Document Type


Publication Title

Journal of Intensive Medicine


Background: In 2018, the Centers for Medicaid and Medicare Services (CMS) issued a protocol for the treatment of sepsis. This bundle protocol, titled SEP-1 is a multicomponent 3 h and 6 h resuscitation treatment for patients with the diagnosis of either severe sepsis or septic shock. The SEP-1 bundle includes antibiotic administration, fluid bolus, blood cultures, lactate measurement, vasopressors for fluid-refractory hypotension, and a reevaluation of volume status. We performed a retrospective analysis of patients diagnosed with either severe sepsis or septic shock comparing mortality outcomes based on compliance with the updated SEP-1 bundle at a rural community hospital.

Methods: Mortality outcome and readmission data were extracted from an electronic medical records database from January 1, 2019, to June 30, 2020. International Classification of Diseases (ICD)-10 codes were used to identify patients with either severe sepsis or septic shock. Once identified, patients were separated into four populations: patients with severe sepsis who met SEP-1, patients with severe sepsis who failed SEP-1, patients with septic shock who met SEP-1, and patients with septic shock who failed SEP-1. A patient who met bundle criteria (SEP-1 criteria) received each component of the bundle in the time allotted. Using chi-squared test of homogeneity, mortality outcomes for population proportions were investigated. Two sample proportion summary hypothesis test and 95% confidence intervals (CI) determined significance in mortality outcomes.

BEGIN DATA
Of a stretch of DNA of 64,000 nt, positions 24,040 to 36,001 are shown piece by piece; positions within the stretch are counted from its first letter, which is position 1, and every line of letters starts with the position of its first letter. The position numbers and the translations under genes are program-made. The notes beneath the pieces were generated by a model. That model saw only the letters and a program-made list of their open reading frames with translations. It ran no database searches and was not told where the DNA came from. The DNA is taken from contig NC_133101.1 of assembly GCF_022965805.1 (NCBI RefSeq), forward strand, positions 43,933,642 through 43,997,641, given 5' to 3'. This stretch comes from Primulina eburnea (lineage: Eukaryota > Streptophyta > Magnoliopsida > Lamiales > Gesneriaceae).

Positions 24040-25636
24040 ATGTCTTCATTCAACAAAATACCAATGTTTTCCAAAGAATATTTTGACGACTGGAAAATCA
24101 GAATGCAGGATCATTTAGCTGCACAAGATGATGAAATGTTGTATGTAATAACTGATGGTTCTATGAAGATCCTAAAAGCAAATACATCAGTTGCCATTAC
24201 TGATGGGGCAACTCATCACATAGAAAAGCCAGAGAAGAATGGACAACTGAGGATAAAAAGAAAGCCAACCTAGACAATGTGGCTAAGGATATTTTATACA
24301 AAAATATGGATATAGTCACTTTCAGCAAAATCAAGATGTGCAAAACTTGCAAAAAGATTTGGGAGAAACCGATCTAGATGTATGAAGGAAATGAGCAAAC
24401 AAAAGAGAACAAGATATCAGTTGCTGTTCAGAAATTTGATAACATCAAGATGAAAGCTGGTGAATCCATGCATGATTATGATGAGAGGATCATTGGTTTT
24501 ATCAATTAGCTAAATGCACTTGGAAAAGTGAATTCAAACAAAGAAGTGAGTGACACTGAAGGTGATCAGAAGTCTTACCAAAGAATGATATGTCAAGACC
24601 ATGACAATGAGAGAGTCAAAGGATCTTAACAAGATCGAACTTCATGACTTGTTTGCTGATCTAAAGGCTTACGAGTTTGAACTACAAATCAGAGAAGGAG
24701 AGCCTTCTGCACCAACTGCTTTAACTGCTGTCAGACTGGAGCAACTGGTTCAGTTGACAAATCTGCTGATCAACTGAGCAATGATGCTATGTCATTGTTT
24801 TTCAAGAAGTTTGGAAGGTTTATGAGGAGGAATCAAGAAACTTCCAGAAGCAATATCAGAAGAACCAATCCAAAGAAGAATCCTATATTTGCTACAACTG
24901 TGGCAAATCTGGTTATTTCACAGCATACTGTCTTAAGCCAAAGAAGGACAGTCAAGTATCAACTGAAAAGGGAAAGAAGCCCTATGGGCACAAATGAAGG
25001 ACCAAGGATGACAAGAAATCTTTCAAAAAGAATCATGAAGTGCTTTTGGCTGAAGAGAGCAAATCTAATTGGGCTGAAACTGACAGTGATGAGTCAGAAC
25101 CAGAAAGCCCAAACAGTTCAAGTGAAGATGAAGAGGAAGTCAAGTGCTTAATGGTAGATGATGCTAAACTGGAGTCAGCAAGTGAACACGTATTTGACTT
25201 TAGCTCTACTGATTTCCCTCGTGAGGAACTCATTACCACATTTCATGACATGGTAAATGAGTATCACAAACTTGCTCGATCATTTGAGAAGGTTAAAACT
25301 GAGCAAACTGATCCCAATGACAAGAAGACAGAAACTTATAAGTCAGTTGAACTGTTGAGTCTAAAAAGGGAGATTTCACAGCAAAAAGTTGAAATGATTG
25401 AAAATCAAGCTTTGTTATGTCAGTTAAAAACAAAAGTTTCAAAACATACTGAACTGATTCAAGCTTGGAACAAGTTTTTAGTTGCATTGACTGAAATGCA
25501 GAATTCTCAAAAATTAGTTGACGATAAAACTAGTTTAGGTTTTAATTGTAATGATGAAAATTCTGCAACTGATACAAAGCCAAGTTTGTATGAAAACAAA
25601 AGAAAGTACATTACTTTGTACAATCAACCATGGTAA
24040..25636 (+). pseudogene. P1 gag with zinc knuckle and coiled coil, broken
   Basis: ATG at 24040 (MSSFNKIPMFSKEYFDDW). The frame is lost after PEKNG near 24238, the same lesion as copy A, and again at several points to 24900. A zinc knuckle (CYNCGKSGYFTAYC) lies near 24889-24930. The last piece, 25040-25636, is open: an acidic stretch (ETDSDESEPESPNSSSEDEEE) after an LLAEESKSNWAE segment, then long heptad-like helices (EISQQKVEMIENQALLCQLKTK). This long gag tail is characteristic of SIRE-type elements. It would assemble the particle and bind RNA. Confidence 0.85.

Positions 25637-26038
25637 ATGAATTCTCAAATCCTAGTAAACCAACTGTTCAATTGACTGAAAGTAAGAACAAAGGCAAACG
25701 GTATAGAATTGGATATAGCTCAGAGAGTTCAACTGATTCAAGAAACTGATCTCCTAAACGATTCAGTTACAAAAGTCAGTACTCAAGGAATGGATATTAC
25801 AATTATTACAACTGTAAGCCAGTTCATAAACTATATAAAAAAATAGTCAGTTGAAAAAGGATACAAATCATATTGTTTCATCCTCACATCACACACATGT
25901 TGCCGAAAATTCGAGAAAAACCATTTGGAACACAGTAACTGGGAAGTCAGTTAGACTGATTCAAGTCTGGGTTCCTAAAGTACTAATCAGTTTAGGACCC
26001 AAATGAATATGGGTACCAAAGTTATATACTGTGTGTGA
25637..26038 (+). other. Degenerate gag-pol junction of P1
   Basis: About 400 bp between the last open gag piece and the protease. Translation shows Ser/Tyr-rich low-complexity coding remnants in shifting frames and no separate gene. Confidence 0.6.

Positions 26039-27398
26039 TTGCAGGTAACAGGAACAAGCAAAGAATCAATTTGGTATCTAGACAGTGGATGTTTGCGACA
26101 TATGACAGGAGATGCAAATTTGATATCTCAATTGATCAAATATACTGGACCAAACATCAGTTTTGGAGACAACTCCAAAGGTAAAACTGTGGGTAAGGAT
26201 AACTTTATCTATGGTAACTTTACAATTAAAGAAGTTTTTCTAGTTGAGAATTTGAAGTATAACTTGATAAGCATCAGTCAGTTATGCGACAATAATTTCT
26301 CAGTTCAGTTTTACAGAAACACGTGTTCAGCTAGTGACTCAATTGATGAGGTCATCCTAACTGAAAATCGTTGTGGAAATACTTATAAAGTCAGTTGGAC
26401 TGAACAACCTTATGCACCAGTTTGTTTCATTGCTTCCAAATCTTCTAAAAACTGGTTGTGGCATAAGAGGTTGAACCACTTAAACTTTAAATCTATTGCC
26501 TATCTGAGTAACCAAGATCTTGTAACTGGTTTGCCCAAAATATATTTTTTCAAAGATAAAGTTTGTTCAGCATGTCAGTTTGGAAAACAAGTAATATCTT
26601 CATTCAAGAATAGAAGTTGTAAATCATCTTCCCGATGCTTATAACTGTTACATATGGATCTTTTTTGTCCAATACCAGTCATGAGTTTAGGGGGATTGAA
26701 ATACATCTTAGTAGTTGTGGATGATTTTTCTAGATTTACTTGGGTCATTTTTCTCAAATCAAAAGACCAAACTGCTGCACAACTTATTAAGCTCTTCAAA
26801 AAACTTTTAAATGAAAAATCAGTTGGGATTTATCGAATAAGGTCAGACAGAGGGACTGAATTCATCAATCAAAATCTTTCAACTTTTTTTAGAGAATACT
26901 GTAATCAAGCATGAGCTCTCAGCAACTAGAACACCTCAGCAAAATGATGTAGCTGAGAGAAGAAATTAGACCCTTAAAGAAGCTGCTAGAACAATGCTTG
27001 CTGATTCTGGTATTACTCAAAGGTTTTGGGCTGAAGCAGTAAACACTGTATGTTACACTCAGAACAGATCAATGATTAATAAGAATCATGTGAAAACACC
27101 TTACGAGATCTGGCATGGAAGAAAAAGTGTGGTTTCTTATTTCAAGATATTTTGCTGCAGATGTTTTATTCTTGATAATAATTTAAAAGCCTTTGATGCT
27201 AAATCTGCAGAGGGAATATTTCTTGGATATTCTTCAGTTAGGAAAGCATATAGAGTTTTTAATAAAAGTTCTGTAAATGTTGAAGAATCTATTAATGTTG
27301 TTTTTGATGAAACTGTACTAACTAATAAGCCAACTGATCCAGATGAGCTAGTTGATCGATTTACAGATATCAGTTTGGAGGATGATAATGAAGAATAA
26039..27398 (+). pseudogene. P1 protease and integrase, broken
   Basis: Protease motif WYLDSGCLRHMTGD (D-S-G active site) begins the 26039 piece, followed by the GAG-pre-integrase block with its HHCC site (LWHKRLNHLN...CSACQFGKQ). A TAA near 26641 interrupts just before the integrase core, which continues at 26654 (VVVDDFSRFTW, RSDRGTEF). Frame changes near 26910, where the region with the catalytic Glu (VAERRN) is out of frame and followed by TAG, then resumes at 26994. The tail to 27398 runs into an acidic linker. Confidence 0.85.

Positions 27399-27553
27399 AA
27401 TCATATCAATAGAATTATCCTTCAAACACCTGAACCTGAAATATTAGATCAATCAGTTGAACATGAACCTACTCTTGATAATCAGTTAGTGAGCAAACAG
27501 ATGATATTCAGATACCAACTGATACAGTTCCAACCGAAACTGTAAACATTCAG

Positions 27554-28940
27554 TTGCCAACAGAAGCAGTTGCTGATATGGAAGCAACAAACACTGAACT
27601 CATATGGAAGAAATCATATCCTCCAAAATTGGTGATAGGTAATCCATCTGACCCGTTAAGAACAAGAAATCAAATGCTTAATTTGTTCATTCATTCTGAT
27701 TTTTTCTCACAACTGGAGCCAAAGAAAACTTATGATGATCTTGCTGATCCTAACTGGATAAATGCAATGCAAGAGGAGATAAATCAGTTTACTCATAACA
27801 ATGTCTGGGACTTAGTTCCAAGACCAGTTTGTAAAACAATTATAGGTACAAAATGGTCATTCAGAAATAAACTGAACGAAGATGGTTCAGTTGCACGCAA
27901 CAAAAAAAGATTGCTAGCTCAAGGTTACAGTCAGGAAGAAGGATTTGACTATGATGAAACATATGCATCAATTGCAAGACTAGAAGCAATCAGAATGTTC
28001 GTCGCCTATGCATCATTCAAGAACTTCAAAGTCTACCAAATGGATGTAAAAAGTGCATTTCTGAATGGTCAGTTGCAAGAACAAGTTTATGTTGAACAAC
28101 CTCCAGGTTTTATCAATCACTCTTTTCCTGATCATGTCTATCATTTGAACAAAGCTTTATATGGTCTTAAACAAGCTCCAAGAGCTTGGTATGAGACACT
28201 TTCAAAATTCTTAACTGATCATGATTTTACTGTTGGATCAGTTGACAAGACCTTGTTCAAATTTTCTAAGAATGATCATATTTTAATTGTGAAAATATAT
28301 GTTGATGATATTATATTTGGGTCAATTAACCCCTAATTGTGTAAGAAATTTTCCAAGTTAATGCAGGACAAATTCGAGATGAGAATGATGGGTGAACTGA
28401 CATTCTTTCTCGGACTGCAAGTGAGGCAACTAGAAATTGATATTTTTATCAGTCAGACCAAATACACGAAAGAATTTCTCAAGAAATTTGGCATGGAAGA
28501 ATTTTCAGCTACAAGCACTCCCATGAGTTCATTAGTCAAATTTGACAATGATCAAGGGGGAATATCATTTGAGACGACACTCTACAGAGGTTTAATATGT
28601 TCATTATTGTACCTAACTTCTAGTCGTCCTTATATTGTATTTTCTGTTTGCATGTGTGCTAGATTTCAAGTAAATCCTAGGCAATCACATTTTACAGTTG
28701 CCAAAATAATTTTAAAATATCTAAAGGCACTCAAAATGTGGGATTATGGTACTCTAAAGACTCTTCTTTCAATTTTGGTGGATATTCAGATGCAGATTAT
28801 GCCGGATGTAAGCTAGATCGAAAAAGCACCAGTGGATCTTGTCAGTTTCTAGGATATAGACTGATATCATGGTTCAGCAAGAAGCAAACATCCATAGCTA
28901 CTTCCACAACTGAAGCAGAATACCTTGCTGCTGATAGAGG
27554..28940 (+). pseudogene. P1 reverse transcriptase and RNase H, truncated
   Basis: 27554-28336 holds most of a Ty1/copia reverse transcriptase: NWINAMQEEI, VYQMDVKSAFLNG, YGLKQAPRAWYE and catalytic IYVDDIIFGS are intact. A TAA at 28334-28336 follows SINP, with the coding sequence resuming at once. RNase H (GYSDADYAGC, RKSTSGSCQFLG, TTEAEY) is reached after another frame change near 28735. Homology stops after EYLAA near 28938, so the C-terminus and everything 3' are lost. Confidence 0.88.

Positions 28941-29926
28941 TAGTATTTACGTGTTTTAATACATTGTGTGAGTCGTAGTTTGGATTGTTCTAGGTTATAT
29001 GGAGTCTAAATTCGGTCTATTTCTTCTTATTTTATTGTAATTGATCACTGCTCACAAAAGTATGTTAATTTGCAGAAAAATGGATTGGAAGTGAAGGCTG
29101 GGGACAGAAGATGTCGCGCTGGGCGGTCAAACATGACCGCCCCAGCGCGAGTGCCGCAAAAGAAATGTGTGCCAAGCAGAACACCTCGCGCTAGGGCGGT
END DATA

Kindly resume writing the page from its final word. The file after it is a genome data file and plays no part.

Results: Out of our 1122 patient population, 437 patients qualified to be measured by CMS criteria. Of the 437 patients, 195 met the treatment bundle and 242 failed the treatment bundle. Upon comparing the two groups, we found the probable difference in mortality rate between the met(14.87%) and failed bundle(27.69%) groups to be significant(95% CI: 5.28-20.34, P=0.0013). However, the driving force of this result lies in the subgroup of patients with severe sepsis with septic shock, which show a higher mortality rate compared to the subgroup with just severe sepsis. The difference was within the range of 3.31% to 29.71%.

Conclusion: This study shows that with septic shock obtained a benefit, decreased mortality, when the SEP-1 bundle was met. However, meeting the SEP-1 bundle had no benefit for patients who had the diagnosis of severe sepsis alone. The significant difference in mortality, found between the met and failed bundle groups, is primarily due to the number of patients with septic shock, and whether or not those patients with septic shock met or failed the bundle.



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Centers for Medicaid and Medicare Services, Early goal-directed therapy, Quality improvement, Reimbursement, SEP-1, Sepsis